76% is the share of guns recovered in Mexican crimes that US authorities traced to Arizona, California, New Mexico or Texas.
28,000 is the number of people killed in drug-related violence in Mexico since 2006, according to numbers released in August by Mexican officials.
" Transnational organized crime does not recognize any borders.."—Mexican Foreign Minister Patricia Espinosa, in a Sept. 23 CNN interview
If you shot someone in Mexico last year, and the gun was recovered and traced, odds are you bought it in one of the four border states of the Southwestern US. (Among those, odds are you bought it from one of the two states that didn't show up at last week's Border Governors Conference: Arizona and Texas.)
Earlier this month, the advocacy group Mayors Against Illegal Guns—whose only New Mexico member is Santa Fe Mayor David Coss—released a report outlining the role of the Southwest in providing the guns used in Mexican crimes.
While Texas sells the most "Mexican crime guns," New Mexico has the particular honor of ranking second in the nation for the number of Mexican crime guns sold per capita. (In the report, "Mexican crime guns" are those recovered in crimes and then submitted to US authorities for tracing—only a fraction of Mexico's total guns.)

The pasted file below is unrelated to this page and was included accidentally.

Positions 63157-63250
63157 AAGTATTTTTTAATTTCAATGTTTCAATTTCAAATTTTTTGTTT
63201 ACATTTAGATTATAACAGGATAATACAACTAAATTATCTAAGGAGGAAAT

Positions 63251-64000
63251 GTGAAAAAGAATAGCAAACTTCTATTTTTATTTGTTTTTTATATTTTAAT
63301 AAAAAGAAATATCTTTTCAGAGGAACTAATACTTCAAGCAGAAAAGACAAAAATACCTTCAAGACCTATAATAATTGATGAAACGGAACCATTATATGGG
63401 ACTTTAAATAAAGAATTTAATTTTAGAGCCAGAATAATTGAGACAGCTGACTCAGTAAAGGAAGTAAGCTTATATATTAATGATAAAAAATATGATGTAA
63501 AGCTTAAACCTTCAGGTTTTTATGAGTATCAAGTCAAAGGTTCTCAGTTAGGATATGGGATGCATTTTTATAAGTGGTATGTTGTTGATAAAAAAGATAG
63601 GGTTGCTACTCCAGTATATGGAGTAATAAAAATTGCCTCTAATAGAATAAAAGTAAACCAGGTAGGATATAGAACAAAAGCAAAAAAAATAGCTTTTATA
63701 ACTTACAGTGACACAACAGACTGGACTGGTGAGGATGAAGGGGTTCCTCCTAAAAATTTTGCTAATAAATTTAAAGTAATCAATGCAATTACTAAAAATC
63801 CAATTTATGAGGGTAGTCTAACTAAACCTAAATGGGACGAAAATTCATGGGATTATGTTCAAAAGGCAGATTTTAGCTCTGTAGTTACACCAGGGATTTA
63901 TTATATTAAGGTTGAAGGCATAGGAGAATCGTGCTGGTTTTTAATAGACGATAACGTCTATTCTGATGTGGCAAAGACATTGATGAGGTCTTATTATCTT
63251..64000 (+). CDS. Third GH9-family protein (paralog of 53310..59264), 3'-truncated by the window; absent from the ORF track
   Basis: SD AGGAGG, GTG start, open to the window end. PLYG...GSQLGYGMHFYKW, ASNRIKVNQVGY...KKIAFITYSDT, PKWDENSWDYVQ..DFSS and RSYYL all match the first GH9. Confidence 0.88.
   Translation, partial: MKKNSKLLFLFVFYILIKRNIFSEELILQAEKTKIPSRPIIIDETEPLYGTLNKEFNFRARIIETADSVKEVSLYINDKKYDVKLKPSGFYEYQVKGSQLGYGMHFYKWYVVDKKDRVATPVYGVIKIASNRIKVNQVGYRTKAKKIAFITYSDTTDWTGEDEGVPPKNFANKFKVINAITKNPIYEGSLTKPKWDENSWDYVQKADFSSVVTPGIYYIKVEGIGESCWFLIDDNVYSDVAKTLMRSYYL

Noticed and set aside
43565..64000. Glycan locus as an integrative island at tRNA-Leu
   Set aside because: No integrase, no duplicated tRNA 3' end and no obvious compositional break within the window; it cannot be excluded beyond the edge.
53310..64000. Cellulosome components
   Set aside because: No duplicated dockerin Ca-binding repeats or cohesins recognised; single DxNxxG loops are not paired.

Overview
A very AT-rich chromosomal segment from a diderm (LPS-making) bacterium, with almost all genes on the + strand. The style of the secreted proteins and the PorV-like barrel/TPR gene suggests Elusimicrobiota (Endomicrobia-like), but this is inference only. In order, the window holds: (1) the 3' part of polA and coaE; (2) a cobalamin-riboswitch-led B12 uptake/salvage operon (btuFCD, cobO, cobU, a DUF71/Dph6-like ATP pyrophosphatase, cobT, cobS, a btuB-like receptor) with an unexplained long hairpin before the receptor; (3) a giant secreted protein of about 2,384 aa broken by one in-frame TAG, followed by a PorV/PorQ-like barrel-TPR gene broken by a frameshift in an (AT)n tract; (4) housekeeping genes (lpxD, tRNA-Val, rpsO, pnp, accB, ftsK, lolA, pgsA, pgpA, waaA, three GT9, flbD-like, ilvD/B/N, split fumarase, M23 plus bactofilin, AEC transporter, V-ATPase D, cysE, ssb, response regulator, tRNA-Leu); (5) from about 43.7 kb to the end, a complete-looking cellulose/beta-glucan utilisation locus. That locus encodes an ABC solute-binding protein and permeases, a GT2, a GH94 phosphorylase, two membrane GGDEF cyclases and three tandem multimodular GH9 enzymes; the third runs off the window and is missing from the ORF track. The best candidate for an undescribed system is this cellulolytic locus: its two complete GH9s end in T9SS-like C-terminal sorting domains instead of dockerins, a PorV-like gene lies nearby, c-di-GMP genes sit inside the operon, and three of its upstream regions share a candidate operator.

For now, the problem of drug-related crime is confined largely to Mexico. Though approximately 28,000 Mexicans have died since Mexican President Felipe Calderón began a US-backed antidrug initiative in 2006, drug-related violence on the other side of the border, according to a 2010 report by the US Department of Justice, "is rare."
But guns and drugs are a two-way street. According to the White House Office of National Drug Control Policy's 2009 report on New Mexico's central corridor, which includes Santa Fe County and is considered a "high-intensity drug trafficking area," Mexican cartels control the distribution of virtually all wholesale illicit drugs entering the state: cocaine, heroin, marijuana and methamphetamines.
As other states crack down, the report notes, New Mexico is becoming an ever more important destination for Mexican drug smugglers—which, in turn, makes a spillover in drug-related violence “quite likely.”